Image: Wellcome Trust

Hubbub launches The Rest Test to uncover the world’s resting habits

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The Rest Test is an online survey to investigate the nation’s resting habits and their attitudes towards relaxation and busyness. It is part of a wider collaboration between BBC Radio 4, Hubbub and Wellcome Trust.

With thousands of people expected to take part, this will be the world’s largest ever survey into subjective experiences of rest.

It comes at a time when the topic of rest is at the forefront of many people’s minds. Interest in self-tracking tools such as Fitbits is soaring and wellbeing has become a matter of public policy with an all-party parliamentary group exploring the benefits of mindfulness. There is increasing scrutiny of working patterns, whether through Virgin’s new annual leave policy allowing staff to take as much holiday as they need or the move to a six hour working day by Swedish companies.

The results will increase understanding of people’s perceptions of rest and the way these relate to an individual’s work or daily habits, as well as their experiences of health, illness, disability, satisfaction with life and the tendency to mind wander.

The kinds of questions the survey will address include:

  • How does rest affect health and wellbeing?
  • How do people vary in what they experience as restful?
  • Does an individual’s personality, health history and caring responsibilities have an effect on how much rest they get or the kinds of activities they find restful?
  • How do attitudes to and experiences of rest vary between different countries in the world?

Members of the public are invited to contribute their experiences of seeking rest and explore how they compare with others. They will also be encouraged to discuss the topic online and to share images of themselves at rest around the world using the hashtag #RestTest.

Claudia Hammond, presenter of Radio 4’s All in the Mind and associate director of Hubbub, explains: “Rest is widely regarded as important to our wellbeing but there’s so much we don’t know about it. We vary a lot in how much time we have to spend resting and even what we consider it to be. Running might feel relaxing to one person, but exhausting to another. Sometimes we want to calm our minds, while at other times we focus on letting our bodies recover. The test will help us find out more about our relationships with rest and how it affects all our lives.”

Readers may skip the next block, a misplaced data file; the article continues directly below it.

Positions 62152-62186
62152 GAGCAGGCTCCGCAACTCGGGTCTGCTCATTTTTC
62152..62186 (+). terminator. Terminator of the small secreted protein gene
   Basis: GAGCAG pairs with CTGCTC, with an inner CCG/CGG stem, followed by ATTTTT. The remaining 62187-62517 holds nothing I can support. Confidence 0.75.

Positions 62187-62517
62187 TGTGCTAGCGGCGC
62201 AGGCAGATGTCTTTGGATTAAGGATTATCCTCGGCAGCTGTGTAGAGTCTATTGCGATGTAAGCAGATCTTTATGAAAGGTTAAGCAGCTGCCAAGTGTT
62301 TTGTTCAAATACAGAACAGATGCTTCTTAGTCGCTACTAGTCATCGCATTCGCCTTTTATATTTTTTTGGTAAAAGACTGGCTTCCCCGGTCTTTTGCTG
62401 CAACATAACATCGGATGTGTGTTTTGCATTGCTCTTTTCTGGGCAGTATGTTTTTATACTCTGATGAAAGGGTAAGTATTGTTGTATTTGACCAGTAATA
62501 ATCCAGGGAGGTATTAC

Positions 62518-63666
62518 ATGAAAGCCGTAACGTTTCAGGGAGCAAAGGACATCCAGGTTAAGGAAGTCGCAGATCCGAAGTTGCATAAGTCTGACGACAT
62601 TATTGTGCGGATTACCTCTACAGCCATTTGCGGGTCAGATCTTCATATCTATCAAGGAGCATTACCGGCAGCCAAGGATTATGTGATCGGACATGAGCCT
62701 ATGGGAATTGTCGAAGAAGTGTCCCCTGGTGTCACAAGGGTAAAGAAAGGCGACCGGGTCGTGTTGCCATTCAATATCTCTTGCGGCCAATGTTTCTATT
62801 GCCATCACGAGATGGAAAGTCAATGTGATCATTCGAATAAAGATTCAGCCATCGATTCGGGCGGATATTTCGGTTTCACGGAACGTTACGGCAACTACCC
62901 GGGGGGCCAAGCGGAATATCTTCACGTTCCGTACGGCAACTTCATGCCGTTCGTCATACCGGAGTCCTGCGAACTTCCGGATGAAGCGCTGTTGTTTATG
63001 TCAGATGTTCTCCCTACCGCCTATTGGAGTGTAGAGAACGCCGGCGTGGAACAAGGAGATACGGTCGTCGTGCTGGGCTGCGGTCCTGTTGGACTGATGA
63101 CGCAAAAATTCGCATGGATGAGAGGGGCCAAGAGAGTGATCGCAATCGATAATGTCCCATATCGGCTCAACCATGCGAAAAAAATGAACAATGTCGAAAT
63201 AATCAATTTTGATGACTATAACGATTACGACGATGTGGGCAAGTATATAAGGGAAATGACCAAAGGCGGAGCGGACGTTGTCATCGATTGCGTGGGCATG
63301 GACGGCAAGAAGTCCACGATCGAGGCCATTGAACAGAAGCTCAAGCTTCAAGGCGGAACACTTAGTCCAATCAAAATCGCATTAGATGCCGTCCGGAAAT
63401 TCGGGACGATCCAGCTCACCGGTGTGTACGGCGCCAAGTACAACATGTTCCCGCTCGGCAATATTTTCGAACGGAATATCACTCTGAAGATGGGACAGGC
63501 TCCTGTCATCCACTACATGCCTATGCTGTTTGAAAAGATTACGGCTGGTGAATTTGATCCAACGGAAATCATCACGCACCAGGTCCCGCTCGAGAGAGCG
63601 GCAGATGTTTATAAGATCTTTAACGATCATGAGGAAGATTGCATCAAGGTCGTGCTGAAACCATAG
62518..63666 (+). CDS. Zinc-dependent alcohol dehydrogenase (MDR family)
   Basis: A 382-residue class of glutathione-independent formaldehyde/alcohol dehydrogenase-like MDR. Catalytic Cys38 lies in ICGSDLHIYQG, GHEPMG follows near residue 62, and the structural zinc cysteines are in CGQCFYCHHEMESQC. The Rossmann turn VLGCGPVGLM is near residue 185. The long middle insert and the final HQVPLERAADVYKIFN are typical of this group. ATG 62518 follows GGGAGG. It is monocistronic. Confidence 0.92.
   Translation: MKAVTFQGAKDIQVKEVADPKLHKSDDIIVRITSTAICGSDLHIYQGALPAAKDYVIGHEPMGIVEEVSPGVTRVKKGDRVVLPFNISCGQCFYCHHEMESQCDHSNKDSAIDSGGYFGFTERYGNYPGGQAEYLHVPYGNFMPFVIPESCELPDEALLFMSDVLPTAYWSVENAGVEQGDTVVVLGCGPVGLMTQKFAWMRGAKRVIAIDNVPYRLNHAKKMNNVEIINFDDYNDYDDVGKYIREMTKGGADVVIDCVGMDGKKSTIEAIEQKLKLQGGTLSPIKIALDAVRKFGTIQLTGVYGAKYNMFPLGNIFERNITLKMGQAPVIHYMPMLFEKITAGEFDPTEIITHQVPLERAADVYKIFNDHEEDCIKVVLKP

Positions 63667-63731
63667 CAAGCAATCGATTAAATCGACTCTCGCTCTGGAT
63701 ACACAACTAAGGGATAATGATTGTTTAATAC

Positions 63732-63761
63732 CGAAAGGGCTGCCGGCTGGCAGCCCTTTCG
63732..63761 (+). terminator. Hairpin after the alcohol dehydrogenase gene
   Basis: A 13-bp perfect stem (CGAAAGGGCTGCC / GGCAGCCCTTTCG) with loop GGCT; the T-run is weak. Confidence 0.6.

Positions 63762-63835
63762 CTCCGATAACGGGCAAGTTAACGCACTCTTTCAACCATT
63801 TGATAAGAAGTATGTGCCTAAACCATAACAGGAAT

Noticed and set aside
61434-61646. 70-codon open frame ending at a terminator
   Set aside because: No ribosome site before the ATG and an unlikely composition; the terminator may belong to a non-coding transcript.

Simon Chaplin, director of Society and Culture at the Wellcome Trust, said: “The Wellcome Trust supports a wide range of research exploring ideas around health and well-being. Projects such as the Rest Test provide a different perspective on what we mean when we talk about being mentally or physically well, and the impact that rest or busyness has on us as individuals.”

The questionnaire is split into two parts, with an initial section taking 5-10 minutes, followed by more in-depth questions which can be completed in stages.

The results will be analysed and announced on All in the Mind on BBC Radio 4 in April 2016.

Hubbub researchers Giulia Poerio, Louise Gregor, Ben Alderson-Day, Jonny Smallwood, Des Fitzgerald and Josh Berson led on the development of the test, with support from Hubbub Co-Investigators Charles Fernyhough, Claudia Hammond, Felicity Callard and Daniel Margulies. Hubbub would like to thank staff at Wellcome Trust and Durham University for their help in launching The Rest Test and piloting the survey in its development phase.

The Rest Test can be taken on the BBC Radio 4 website and at

Contract Hubbub Project Coordinator Kimberley Staines with queries about The Rest Test

Hubbub in the Press

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If you’d like to be kept informed of developments at Hubbub, sign up for our email updates.

Hubbub is funded by the Wellcome Trust.
The grant-holding institution is Durham University, and the project is in collaboration with the Research Group for Neuroanatomy & Connectivity of The Max Planck Institute for Human Cognitive and Brain Sciences in Leipzig.